An all-out war over mail voting has erupted in courts across the U.S. Here’s what’s at stake.

Legal battles will have an outsize impact on whose vote gets counted this year, and voting rights advocates fear new rules will perpetuate old problems.

USPS warning about mail-in ballots
USPS warning about mail-in ballots

NBC – Do you have to request an absentee ballot application, or will one be sent to you automatically? Will your ballot be counted if the mailman is late? If you fill out your absentee ballot wrong, can you fix it?

Questions like these — the fine print of democracy when it comes to mail voting — are at the heart of a record-breaking, high-dollar legal war being waged in courtrooms nationwide, fueled by the coronavirus that’s upended the idea of holding a presidential election as usual and by President Donald Trump’s constant warnings about widespread voter fraud that no one can prove exists.

"This is clearly a historic high," Trevor Potter, the former commissioner and chairman of the Federal Election Commission and now president of the Campaign Legal Center, a nonprofit watchdog, said of the sheer number of lawsuits tied to vote by mail. "It would have been a contentious fall without the pandemic, but the pandemic changes everything because it has caused so many states to revisit how they vote."

Substantive change to voter access in multiple states all at once is rare, but this year, officials have pushed to make mail voting easier to help protect people from the coronavirus. Plenty of these changes are happening in the courts — many state legislatures are out of session — as state officials, advocates and partisans duke it out over how to adapt existing election laws to fit a pandemic.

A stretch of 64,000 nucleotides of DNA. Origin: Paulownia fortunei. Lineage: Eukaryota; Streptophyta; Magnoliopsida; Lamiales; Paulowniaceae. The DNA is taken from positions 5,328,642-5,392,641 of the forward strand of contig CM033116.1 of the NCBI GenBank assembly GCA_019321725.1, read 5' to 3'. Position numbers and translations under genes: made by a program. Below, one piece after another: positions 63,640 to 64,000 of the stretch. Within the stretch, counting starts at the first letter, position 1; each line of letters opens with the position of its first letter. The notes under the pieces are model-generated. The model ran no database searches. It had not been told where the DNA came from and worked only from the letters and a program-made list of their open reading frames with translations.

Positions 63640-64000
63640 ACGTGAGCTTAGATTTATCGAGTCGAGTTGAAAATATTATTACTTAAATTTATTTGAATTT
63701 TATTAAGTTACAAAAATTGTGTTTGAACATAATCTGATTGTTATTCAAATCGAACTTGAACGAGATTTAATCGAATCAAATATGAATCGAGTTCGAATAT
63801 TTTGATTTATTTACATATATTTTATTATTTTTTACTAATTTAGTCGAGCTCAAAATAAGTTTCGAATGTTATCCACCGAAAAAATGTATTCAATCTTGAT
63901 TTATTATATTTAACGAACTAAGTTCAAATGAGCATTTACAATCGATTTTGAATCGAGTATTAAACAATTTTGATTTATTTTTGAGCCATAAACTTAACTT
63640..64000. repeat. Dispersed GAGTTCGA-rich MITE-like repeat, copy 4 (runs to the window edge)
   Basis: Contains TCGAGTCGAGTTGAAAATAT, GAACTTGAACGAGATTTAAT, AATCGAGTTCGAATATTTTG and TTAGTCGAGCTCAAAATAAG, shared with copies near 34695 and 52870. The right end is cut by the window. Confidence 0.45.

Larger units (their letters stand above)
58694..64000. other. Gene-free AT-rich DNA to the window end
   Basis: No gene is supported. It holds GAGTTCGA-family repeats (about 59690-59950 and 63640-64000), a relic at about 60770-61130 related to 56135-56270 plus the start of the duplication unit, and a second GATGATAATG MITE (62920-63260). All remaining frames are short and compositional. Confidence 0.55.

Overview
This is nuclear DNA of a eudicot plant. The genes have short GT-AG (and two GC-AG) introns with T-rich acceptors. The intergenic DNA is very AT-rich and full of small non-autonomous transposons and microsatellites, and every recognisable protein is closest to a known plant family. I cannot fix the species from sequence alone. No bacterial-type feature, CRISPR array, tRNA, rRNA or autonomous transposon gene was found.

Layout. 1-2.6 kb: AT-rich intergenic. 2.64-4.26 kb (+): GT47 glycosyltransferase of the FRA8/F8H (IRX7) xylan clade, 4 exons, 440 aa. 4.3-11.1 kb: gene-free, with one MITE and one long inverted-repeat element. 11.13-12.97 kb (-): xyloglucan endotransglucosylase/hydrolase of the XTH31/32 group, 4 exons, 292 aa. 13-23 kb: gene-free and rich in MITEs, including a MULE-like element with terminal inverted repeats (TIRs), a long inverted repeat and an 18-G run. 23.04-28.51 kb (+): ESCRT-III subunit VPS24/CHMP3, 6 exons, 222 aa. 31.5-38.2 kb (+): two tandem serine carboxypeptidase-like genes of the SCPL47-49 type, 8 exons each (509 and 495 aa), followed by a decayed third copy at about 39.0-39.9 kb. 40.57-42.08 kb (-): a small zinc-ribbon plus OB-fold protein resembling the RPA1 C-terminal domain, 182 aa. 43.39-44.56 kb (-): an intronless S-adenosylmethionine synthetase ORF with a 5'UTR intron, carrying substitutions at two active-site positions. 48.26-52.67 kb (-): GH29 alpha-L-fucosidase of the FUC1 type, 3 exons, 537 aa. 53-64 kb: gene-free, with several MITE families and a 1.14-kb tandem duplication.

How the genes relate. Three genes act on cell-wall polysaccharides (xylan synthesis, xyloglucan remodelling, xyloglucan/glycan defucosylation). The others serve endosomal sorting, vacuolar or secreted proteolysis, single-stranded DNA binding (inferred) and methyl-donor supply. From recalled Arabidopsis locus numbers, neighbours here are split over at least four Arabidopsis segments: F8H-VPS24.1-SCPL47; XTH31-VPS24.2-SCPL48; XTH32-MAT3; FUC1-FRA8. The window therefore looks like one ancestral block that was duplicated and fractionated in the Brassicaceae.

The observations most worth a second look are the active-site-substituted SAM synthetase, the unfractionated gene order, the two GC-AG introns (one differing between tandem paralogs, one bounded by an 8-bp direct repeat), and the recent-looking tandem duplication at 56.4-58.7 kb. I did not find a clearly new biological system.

NBC News has reviewed more than 175 suits in 43 states and the District of Columbia contesting everything from whether postage must be prepaid on absentee ballots to where you can vote and how ballots can be legally transported from voters’ hands to election officials. It’s litigation that will decide who can vote in the 2020 presidential election and how, and advocates fear it will perpetuate and exacerbate racial biases that have long been baked into the voting system.

Democrats say they’re trying to make sure every vote counts, and voting rights advocates are raising the alarm that the expansion of existing absentee and mail voting systems could create widespread disenfranchisement and discrimination unless done correctly.

Republicans argue that last-minute election changes in the courts are improper and create opportunities for voter fraud and foreign interference, despite the fact that there is no evidence of widespread fraud and experts say foreign meddling in mail voting is extremely unlikely. The Republican National Committee (RNC) is litigating in 17 states, backed by a joint budget with the Trump campaign of $20 million earmarked for election-related legal fights and a small army of Election Day poll watchers and attorneys. The Republicans have repeatedly stepped in to defend against suits from advocacy and voting rights groups seeking to adapt election laws to pandemic realities. Justin Riemer, the RNC's chief counsel, told Axios that the legal work is "on steroids this year."

Much of voting rights advocates' litigation is aimed at lowering the absentee ballot rejection rates that have skyrocketed during the primaries.